California Common Law Marriage

All You Need to Know

In common law marriage, a couple is considered married even without a formal wedding ceremony or marriage license from the state in which they live. In California, common law marriage is not officially recognized.

However, California does acknowledge the legal status of couples who have entered into common law marriages in other states.  But simply living together and presenting yourselves as a married couple does not automatically grant you the legal benefits and protection of a married couple in California. 

What Is Common Law Marriage?

Common law marriage is a legally recognized relationship between two people who act as if they are married, without having a formal ceremony or marriage certificate.  While the requirements for common law marriage vary from state to state, some jurisdictions require a specific period of cohabitation, or living together, for the relationship to be considered valid.

In a common law marriage, the couple lives together and presents themselves as a married couple to their family, friends, and the community at large. They may also share joint bank accounts, file joint tax returns, and have joint credit cards.

In summary, common law marriage is a unique type of legally recognized relationship where a couple acts as if they are married without having a formal ceremony or marriage certificate. Couples, therefore, in such relationships should understand the specific requirements and the legal rights and responsibilities that come with common law marriage within the state they live.

Is Common Law Marriage Recognized in California?

Common law marriage is not recognized in California.  This means that unmarried couples cannot acquire the legal and financial rights that married couples have no matter how long they live together or whether they simply consider or declare themselves to be married.

To be legally married in California, couples must meet certain requirements, including obtaining a marriage license from the County Clerk’s office and having a ceremony performed by an authorized person. 

Couples do not have the same financial and legal protections that come with being legally married. Some of these protections include alimony and community property designation on certain property the couple owns.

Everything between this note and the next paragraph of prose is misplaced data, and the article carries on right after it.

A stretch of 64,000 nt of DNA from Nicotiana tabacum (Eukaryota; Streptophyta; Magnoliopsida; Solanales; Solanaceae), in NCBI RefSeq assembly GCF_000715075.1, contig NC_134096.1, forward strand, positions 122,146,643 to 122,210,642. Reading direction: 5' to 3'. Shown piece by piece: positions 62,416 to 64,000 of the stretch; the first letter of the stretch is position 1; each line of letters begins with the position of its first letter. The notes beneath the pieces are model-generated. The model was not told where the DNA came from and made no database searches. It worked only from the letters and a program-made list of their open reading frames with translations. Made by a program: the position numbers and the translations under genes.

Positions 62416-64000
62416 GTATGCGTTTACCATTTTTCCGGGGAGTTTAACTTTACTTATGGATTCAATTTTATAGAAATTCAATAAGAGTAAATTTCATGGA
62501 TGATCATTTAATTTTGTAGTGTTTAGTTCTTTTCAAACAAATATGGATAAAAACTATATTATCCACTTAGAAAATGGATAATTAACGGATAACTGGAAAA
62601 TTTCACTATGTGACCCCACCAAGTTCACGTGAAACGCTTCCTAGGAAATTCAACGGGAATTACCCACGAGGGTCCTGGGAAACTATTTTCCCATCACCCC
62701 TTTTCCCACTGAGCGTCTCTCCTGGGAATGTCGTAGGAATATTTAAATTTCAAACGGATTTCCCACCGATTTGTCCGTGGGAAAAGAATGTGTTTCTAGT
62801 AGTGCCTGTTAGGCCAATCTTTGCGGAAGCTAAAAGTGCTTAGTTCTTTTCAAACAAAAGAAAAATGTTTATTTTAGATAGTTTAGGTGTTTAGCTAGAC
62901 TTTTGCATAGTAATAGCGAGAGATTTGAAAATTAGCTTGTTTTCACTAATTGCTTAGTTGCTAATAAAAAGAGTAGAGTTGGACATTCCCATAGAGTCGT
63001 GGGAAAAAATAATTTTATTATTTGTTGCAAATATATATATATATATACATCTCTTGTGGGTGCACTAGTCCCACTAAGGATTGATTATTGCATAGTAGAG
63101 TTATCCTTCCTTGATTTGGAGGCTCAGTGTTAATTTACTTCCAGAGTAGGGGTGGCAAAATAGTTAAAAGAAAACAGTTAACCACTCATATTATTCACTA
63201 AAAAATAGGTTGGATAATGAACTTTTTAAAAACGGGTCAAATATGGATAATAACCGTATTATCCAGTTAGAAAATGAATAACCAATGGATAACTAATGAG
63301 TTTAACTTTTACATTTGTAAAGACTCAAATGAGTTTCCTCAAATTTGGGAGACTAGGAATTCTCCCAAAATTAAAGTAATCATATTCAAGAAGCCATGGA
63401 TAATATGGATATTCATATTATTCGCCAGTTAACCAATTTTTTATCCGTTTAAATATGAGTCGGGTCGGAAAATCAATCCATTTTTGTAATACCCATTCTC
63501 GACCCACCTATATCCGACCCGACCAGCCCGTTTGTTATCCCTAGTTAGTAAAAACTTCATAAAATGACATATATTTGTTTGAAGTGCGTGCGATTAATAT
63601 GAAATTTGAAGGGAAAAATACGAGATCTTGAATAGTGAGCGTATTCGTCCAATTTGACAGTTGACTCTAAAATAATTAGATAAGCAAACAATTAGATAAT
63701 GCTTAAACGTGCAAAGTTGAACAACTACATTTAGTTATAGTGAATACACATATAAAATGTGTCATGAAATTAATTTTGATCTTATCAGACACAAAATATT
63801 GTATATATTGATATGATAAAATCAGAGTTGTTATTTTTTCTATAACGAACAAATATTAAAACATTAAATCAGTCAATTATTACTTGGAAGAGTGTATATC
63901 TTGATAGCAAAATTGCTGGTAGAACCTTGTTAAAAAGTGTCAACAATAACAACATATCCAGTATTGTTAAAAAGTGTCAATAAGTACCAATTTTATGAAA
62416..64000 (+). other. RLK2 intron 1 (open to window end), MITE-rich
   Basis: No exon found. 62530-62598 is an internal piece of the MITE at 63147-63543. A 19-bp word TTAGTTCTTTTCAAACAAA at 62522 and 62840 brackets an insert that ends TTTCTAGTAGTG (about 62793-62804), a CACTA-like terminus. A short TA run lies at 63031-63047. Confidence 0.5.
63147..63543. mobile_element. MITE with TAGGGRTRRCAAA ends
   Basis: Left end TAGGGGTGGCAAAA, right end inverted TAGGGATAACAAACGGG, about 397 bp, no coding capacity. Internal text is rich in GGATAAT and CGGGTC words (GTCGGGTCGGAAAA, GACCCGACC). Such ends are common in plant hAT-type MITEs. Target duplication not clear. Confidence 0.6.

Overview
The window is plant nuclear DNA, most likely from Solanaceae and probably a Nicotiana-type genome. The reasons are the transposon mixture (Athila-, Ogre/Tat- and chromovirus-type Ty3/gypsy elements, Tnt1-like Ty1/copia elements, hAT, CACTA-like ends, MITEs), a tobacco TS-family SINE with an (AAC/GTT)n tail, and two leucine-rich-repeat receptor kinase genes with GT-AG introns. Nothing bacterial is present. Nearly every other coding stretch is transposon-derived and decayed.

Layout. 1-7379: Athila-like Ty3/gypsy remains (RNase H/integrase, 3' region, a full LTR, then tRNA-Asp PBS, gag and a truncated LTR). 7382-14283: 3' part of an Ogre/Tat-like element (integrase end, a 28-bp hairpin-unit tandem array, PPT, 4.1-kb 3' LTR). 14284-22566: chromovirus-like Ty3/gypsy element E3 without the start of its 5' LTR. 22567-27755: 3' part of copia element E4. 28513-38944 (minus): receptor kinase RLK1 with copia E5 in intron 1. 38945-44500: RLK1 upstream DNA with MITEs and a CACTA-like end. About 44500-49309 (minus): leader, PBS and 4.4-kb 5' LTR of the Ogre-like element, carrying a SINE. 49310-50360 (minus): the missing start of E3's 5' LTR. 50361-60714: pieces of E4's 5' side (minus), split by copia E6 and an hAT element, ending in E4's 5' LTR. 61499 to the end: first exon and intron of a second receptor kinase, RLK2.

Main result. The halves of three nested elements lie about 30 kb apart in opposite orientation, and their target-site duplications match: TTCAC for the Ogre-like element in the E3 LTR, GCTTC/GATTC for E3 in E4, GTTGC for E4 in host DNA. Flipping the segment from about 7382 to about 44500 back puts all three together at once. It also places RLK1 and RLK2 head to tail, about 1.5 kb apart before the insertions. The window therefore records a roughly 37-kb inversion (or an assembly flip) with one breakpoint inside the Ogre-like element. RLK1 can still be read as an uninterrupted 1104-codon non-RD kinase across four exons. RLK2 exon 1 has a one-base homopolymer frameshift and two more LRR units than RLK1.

Although you may believe you are in a common law marriage, you are not actually in a legal marriage in California. You need to go through the process of getting a marriage license and having an actual marriage ceremony if you want to be legally married in the state.

California Recognizes Common Law Marriage in Certain Circumstances

To summarize, common law marriage is generally not recognized as a valid form of marriage in California. In other states, common law marriage is a type of legal marriage that occurs when two individuals live together and present themselves as a married couple without going through a formal ceremony or obtaining a marriage license.

However, in California, couples who meet specific criteria may be considered as having a valid common law marriage, which grants them certain legal rights and responsibilities. 

A Major Exception

However, under Family Code Section 308,  California will recognize a common law marriage if the couple is considered validly married in another state before moving to California.

This exception applies when a couple relocates to California after establishing a common law marriage in a jurisdiction that recognizes such marriages. In these cases, California law acknowledges the validity of the marriage and grants the couple the legal rights and responsibilities that come with being married.

It is important to note that this exception only applies to couples who were considered married in a jurisdiction where common law marriage is recognized. If a couple has been living together in California “as if” married, but their relationship does not meet the legal requirements of a valid marriage, they will not be considered legally married.